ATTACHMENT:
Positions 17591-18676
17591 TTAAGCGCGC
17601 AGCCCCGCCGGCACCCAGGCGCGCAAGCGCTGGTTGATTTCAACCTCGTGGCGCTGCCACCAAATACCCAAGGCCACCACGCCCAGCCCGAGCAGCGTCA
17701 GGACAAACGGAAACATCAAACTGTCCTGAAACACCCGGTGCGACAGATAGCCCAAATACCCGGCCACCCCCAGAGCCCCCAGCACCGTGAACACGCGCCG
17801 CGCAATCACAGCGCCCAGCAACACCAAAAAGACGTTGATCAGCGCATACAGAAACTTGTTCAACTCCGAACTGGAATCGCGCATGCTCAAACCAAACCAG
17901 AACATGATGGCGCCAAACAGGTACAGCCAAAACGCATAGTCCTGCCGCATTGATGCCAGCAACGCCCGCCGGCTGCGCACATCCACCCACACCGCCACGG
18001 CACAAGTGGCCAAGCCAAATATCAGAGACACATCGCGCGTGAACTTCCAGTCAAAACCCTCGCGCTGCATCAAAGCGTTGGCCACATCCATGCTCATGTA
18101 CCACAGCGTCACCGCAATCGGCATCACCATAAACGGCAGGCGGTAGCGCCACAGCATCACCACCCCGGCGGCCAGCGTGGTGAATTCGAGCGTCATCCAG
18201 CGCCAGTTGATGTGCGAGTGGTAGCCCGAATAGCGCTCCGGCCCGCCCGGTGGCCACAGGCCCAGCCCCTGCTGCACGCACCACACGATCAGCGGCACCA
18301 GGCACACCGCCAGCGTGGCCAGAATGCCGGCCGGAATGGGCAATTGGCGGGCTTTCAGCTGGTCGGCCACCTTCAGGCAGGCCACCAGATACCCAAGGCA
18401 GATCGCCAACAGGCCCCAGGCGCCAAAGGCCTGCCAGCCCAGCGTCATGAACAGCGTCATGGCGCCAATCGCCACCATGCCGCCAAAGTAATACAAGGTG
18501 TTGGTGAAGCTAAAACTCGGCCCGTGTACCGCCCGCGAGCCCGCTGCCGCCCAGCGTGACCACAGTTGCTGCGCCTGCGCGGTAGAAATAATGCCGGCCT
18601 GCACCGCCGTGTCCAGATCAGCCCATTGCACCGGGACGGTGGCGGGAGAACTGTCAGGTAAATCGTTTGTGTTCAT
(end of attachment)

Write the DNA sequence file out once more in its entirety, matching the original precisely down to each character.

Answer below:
Positions 17591-18676
17591 TTAAGCGCGC
17601 AGCCCCGCCGGCACCCAGGCGCGCAAGCGCTGGTTGATTTCAACCTCGTGGCGCTGCCACCAAATACCCAAGGCCACCACGCCCAGCCCGAGCAGCGTCA
17701 GGACAAACGGAAACATCAAACTGTCCTGAAACACCCGGTGCGACAGATAGCCCAAATACCCGGCCACCCCCAGAGCCCCCAGCACCGTGAACACGCGCCG
17801 CGCAATCACAGCGCCCAGCAACACCAAAAAGACGTTGATCAGCGCATACAGAAACTTGTTCAACTCCGAACTGGAATCGCGCATGCTCAAACCAAACCAG
17901 AACATGATGGCGCCAAACAGGTACAGCCAAAACGCATAGTCCTGCCGCATTGATGCCAGCAACGCCCGCCGGCTGCGCACATCCACCCACACCGCCACGG
18001 CACAAGTGGCCAAGCCAAATATCAGAGACACATCGCGCGTGAACTTCCAGTCAAAACCCTCGCGCTGCATCAAAGCGTTGGCCACATCCATGCTCATGTA
18101 CCACAGCGTCACCGCAATCGGCATCACCATAAACGGCAGGCGGTAGCGCCACAGCATCACCACCCCGGCGGCCAGCGTGGTGAATTCGAGCGTCATCCAG
18201 CGCCAGTTGATGTGCGAGTGGTAGCCCGAATAGCGCTCCGGCCCGCCCGGTGGCCACAGGCCCAGCCCCTGCTGCACGCACCACACGATCAGCGGCACCA
18301 GGCACACCGCCAGCGTGGCCAGAATGCCGGCCGGAATGGGCAATTGGCGGGCTTTCAGCTGGTCGGCCACCTTCAGGCAGGCCACCAGATACCCAAGGCA
18401 GATCGCCAACAGGCCCCAGGCGCCAAAGGCCTGCCAGCCCAGCGTCATGAACAGCGTCATGGCGCCAATCGCCACCATGCCGCCAAAGTAATACAAGGTG
18501 TTGGTGAAGCTAAAACTCGGCCCGTGTACCGCCCGCGAGCCCGCTGCCGCCCAGCGTGACCACAGTTGCTGCGCCTGCGCGGTAGAAATAATGCCGGCCT
18601 GCACCGCCGTGTCCAGATCAGCCCATTGCACCGGGACGGTGGCGGGAGAACTGTCAGGTAAATCGTTTGTGTTCAT